• unholyangel
    • By unholyangel 19th Jun 17, 1:32 PM
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    unholyangel
    • #9
    • 19th Jun 17, 1:32 PM
    • #9
    • 19th Jun 17, 1:32 PM
    But contract law allows that process to be modified if both sides agree which is where t&C's and TOS come in. You normally have to tick a box to say you agree with them before you can click the buy button.

    Once you click you have agreed to the new definition of when the contract is formed
    Originally posted by unforeseen
    It allows parties to say that a contract is (for example) conditional upon a signed contract, but it doesn't actually allow the process/what the required elements are to be modified.

    Also, ticking a box to say you've read & understood is largely useless in a consumer contract due to unfair term legislation. Its purpose is to have consumers agree those conditions have been met regardless of whether they actually have - which goes against the purpose of the unfair terms themselves. You need to highlight important terms (especially which are onerous in nature) to the consumer, not just bury them in small print and have the consumer sign a disclaimer.
    Money doesn't solve poverty.....it creates it.
    • angryparcel
    • By angryparcel 19th Jun 17, 2:01 PM
    • 756 Posts
    • 425 Thanks
    angryparcel
    Also, ticking a box to say you've read & understood is largely useless in a consumer contract due to unfair term legislation.
    Originally posted by unholyangel
    Well my TOS and my process was approved by my Local Trading Standards to make sure it all complies with current legislation and they dont have any problem with a tick box to say they have read and understood the TOS as long as the TOS is available for them to read as you cannot force anyone to read TOS
    • unholyangel
    • By unholyangel 19th Jun 17, 2:32 PM
    • 10,862 Posts
    • 8,118 Thanks
    unholyangel
    Well my TOS and my process was approved by my Local Trading Standards to make sure it all complies with current legislation and they dont have any problem with a tick box to say they have read and understood the TOS as long as the TOS is available for them to read as you cannot force anyone to read TOS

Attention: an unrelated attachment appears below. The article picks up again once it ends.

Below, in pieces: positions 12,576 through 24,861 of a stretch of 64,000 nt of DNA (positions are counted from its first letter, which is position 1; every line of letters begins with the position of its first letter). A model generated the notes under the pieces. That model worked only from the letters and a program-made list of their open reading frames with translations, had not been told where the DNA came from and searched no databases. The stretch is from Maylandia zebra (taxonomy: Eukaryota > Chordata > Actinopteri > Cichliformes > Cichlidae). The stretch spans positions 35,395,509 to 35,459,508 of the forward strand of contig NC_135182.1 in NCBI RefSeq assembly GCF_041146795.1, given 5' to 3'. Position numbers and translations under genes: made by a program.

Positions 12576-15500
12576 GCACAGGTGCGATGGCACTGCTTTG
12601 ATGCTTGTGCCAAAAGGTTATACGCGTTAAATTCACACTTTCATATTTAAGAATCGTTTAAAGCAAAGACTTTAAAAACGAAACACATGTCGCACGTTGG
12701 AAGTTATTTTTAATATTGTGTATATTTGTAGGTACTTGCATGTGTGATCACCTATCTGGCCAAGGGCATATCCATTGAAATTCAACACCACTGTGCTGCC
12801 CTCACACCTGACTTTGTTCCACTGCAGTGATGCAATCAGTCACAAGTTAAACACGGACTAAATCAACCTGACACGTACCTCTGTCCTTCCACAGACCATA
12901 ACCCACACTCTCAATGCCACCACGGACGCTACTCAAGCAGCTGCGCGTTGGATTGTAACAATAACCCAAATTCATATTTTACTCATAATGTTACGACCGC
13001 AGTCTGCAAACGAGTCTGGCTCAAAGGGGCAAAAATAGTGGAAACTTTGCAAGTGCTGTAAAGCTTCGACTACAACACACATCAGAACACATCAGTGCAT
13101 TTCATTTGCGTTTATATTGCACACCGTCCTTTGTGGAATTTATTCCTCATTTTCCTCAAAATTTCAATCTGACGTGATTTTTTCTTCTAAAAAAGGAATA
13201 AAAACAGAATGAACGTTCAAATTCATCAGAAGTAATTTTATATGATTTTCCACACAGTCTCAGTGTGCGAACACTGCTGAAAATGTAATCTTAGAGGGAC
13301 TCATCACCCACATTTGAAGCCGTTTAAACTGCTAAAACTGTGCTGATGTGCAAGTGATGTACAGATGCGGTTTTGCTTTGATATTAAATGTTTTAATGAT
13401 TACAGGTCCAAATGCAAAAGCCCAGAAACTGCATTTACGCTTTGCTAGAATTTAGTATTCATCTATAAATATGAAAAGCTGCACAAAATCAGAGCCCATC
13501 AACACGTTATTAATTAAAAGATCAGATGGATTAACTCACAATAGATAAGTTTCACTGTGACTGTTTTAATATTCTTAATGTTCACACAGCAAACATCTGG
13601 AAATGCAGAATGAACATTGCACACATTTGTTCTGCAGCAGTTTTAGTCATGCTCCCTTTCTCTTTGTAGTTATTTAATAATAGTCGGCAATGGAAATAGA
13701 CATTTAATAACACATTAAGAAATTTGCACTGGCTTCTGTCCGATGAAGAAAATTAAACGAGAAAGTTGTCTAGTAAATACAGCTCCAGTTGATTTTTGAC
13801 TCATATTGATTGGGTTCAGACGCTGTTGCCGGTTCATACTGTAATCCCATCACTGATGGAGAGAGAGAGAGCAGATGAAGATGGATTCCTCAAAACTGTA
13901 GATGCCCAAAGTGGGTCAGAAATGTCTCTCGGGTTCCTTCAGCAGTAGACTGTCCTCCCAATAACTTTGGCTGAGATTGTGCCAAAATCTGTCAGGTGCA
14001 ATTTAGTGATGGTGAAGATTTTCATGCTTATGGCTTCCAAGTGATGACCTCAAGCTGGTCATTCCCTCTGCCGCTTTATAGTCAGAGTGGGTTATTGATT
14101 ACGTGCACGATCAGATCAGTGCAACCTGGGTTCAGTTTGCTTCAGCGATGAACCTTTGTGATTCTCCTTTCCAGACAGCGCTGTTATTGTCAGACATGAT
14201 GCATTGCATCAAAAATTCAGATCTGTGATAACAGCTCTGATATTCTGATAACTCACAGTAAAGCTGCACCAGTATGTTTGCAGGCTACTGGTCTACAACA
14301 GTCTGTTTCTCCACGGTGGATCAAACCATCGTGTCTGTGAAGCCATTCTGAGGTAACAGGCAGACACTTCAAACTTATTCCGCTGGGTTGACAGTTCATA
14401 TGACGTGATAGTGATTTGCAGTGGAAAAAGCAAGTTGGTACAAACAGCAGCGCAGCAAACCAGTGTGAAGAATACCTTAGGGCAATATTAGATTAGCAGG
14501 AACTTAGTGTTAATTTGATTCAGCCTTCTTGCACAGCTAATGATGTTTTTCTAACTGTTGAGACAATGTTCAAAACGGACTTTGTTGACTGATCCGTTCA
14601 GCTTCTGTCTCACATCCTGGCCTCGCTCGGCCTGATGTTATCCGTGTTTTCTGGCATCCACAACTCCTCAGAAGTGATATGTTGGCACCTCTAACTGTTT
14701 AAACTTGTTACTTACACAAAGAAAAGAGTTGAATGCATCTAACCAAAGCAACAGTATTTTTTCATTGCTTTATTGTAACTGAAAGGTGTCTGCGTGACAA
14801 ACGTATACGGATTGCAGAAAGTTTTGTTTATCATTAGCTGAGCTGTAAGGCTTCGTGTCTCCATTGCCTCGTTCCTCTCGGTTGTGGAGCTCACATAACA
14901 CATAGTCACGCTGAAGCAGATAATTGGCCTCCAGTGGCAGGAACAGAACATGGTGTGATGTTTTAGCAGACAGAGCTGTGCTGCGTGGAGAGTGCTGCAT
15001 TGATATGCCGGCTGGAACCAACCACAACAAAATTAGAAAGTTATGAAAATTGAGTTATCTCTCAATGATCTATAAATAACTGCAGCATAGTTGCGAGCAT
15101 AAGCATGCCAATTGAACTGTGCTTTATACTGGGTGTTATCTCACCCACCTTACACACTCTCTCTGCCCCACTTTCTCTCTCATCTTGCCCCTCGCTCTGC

Originally posted by angryparcel
    CMA's updated unfair term guidance

    ‘Have read and understood’ declarations
    5.34.5 Declarations that the consumer has read and/or understood the agreement
    give rise to special concerns. The legislation implements an EU Directive
    saying that terms must be plain and intelligible and that consumers must
    have a proper opportunity to read all of them (see part 2 of the guidance
    under the heading ‘the Transparency test’ at paragraphs 2.42 and
    following). Including a declaration of this kind in a contract effectively
    requires consumers to say that these conditions have been met, whether
    they have or not. This tends to defeat the purpose of the Directive, and as
    such is open to serious objection.

    5.34.6 In practice consumers often do not thoroughly read standard written
    contracts. There is no justification for requiring them to say they have done
    so whether they have or not.
    The purpose of ‘a read and understood’
    declarations is clearly to bind consumers to wording regardless of whether
    they have any real awareness of it. Such statements are thus open to the
    same objections as provisions binding consumers to terms they have not
    seen at all – see paragraph 10 of the Grey List (see paragraphs 5.20.1 to
    5.20.4).

    5.34.7 What such declarations do not do, which needs to be done, is effectively to
    draw attention to any important terms that could otherwise come as a
    surprise to the consumer. Unless such terms are properly flagged up, they
    are unlikely to be binding on the consumer.
    An appropriate warning that the
    consumer should read and understand terms before signing them can
    contribute to the transparency of the terms in question, in the interests of
    both parties. This is subject to the proviso that the terms are clear, allowing
    the consumer to understand the practical significance of what is said in
    them, and that reading them is likely to be practically feasible for a
    consumer in the circumstances.
    And just in case you're in any doubt, the accompanying annex A gives examples of actual terms that retailers were made to change or remove due to them being considered in breach of unfair terms:
    Annex A

    Original term
    I/We have read the Conditions of Sale overleaf and agree to be bound by
    them.

    Action taken
    New term: Before signing this order, the customer should carefully read the terms
    and conditions set out on the other side of this agreement.
    Last edited by unholyangel; 19-06-2017 at 2:35 PM.
    Money doesn't solve poverty.....it creates it.